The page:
Late Night works as a gently funny (if somewhat toothless) dramedy, thanks to a combination of authentic performances and Kaling's sincere writing.
Plus One is a charming, grounded romantic comedy that's equal parts laugh out loud funny and genuinely sweet, with strong performances from its leads.
Shaft is a bland requel that sacrifices the qualities that make this franchise relevant, in order to crack tired jokes about millennials instead.
The Dead Don't Die's premise simply isn't developed enough to sustain the entire film, even with a great cast and Jarmusch's dark wit at its disposal.
Dark Phoenix provides an unsatisfying ending to the X-Men film franchise, with a storyline that's neither character-driven nor well-developed.
Though The Secret Life of Pets 2 features plenty of cutesy animal shenanigans, this only does so much to compensate for its flimsy and episodic story.
Ma is elevated by Octavia Spencer's terrifically creepy performance, even as it struggles to realize the full potential of its horror movie premise.
Netflix's Always Be My Maybe is a charming, laugh out loud romantic comedy, bolstered by its leads' performances, and perfect for fans of the genre.
King of the Monsters offers the campy pleasures of an old-school Godzilla sequel, despite going overboard with its relentless kaiju battles.
Rocketman features a stunning, powerful star turn from Taron Egerton as Elton John in a sharp and entertaining jukebox musical-style biopic.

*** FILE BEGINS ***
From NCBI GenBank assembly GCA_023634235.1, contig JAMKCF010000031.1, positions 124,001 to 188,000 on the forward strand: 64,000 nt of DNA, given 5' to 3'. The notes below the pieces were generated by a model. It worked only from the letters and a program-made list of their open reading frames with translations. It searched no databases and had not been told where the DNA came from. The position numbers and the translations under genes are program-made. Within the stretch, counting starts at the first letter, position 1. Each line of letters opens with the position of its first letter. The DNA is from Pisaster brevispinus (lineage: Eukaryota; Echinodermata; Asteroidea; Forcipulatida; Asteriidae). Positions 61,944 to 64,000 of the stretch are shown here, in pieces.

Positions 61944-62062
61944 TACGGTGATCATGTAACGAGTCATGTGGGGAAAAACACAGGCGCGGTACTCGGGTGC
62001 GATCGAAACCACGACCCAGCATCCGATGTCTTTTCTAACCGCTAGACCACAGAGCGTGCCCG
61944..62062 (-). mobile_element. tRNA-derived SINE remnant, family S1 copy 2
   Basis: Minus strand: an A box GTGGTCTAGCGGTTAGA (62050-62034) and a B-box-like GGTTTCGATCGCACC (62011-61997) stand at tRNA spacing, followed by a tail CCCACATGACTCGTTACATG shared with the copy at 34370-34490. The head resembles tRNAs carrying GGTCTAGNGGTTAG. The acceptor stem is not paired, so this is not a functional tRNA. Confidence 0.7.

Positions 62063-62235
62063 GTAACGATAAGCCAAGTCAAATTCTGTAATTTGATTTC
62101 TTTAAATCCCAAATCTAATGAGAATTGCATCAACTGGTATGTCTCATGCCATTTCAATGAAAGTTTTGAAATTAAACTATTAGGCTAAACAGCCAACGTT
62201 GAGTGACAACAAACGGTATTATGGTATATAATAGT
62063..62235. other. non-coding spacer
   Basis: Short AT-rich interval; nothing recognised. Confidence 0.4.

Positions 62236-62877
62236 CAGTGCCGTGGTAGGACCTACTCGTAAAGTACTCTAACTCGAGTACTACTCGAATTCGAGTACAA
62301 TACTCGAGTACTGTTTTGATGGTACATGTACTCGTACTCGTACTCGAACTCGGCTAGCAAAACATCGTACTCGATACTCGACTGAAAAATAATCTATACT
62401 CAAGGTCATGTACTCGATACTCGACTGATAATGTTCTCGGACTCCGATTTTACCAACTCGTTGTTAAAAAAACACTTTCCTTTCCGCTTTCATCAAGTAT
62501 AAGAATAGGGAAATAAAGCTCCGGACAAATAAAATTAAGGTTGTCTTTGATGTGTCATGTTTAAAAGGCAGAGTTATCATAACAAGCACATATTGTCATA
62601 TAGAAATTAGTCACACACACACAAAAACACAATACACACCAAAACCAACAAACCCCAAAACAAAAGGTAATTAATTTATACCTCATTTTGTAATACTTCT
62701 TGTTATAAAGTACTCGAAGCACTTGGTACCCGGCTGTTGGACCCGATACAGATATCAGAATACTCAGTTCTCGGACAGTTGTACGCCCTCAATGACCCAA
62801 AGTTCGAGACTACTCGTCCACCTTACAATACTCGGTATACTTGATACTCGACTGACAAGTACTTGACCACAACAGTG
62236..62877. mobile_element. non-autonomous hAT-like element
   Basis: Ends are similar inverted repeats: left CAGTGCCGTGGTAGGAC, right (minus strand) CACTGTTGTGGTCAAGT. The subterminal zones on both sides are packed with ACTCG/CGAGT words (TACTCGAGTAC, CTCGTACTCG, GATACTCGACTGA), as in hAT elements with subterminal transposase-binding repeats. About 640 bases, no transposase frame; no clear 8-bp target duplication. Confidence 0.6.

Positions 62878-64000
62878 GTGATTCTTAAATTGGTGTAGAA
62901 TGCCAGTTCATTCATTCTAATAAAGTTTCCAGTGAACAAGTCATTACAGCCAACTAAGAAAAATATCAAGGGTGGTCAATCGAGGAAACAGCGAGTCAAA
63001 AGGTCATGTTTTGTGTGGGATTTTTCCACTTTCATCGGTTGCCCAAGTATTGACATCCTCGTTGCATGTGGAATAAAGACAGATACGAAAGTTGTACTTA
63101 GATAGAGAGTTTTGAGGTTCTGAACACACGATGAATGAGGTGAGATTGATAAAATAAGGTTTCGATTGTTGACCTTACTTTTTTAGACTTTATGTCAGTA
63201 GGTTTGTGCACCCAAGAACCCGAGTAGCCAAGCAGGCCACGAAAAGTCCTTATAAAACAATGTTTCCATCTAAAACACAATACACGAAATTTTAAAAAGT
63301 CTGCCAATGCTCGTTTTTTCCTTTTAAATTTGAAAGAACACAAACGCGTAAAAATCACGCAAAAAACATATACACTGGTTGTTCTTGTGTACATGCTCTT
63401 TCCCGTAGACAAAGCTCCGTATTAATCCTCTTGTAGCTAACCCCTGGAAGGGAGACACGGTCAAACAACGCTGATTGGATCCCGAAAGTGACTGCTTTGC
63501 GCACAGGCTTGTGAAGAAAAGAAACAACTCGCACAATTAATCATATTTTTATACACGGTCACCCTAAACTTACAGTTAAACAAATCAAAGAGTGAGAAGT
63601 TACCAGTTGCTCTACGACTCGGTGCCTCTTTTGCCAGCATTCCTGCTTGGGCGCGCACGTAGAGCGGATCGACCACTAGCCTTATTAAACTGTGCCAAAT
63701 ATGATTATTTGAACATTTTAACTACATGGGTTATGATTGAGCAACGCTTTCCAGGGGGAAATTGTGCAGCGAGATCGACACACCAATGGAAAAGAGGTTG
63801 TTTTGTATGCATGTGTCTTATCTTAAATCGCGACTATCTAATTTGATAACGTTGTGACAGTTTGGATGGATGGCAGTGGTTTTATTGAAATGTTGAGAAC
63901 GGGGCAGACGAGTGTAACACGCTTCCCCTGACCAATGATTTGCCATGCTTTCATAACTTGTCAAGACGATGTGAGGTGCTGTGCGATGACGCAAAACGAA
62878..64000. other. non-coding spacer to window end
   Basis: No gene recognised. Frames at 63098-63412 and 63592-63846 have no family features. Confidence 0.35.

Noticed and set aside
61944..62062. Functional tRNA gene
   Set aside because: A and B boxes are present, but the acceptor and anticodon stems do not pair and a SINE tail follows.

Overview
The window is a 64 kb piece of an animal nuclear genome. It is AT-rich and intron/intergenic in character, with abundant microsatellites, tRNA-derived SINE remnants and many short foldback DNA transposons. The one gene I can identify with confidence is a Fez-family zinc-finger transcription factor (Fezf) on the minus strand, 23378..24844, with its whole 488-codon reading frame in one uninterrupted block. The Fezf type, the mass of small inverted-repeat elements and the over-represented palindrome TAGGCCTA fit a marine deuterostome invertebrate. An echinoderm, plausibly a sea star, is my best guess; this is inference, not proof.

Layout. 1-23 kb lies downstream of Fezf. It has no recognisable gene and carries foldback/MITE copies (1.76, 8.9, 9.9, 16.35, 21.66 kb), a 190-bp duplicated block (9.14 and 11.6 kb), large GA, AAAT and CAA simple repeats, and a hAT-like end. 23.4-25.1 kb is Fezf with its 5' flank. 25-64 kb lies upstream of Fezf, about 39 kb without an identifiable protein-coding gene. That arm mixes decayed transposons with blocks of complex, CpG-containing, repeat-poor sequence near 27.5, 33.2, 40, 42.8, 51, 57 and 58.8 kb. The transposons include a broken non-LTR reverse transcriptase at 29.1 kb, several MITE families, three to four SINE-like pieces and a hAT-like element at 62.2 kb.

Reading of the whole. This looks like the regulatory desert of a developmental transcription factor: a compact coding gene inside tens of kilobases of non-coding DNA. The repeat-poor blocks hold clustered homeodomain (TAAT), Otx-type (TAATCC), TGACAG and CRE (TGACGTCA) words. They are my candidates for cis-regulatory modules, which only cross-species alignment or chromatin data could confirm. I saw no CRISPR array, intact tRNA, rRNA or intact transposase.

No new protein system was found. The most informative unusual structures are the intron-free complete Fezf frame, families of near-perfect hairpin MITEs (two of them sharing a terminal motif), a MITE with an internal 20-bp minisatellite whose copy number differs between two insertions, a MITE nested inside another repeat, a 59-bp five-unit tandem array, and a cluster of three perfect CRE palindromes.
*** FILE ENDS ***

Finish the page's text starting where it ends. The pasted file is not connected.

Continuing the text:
The Perfection has fun telling its twisty story, which is bolstered by the compelling performances of both Allison Williams and Logan Browning.
Rim of the World attempts a new spin on the sci-fi adventure genre, but it fails to live up to, or set itself apart from, the movies that inspired it.
Brightburn is a creepy, bloody genre mashup that fails to fully explore the fascinating questions it raises about the dark side of being a superhero.
Booksmart puts a fun, fresh and female spin on the high school coming-of-age comedy with a hilarious script and excellent performances from its leads.
Aladdin is a jubilant and energetic Disney retelling that mostly succeeds in updating the animated version, even if it never feels quite as magical.
The Sun Is Also A Star adapts the YA novel into an unapologetically sincere, and somewhat cheesy, contemporary love story that's still swoonworthy.
Photograph finds joy in the spaces between its story mechanics, which makes it easier to appreciate the film's occasionally patience-trying methods.
See You Yesterday is a fascinating and creative genre mashup that demonstrates Bristol's blossoming talent as an inventive filmmaker.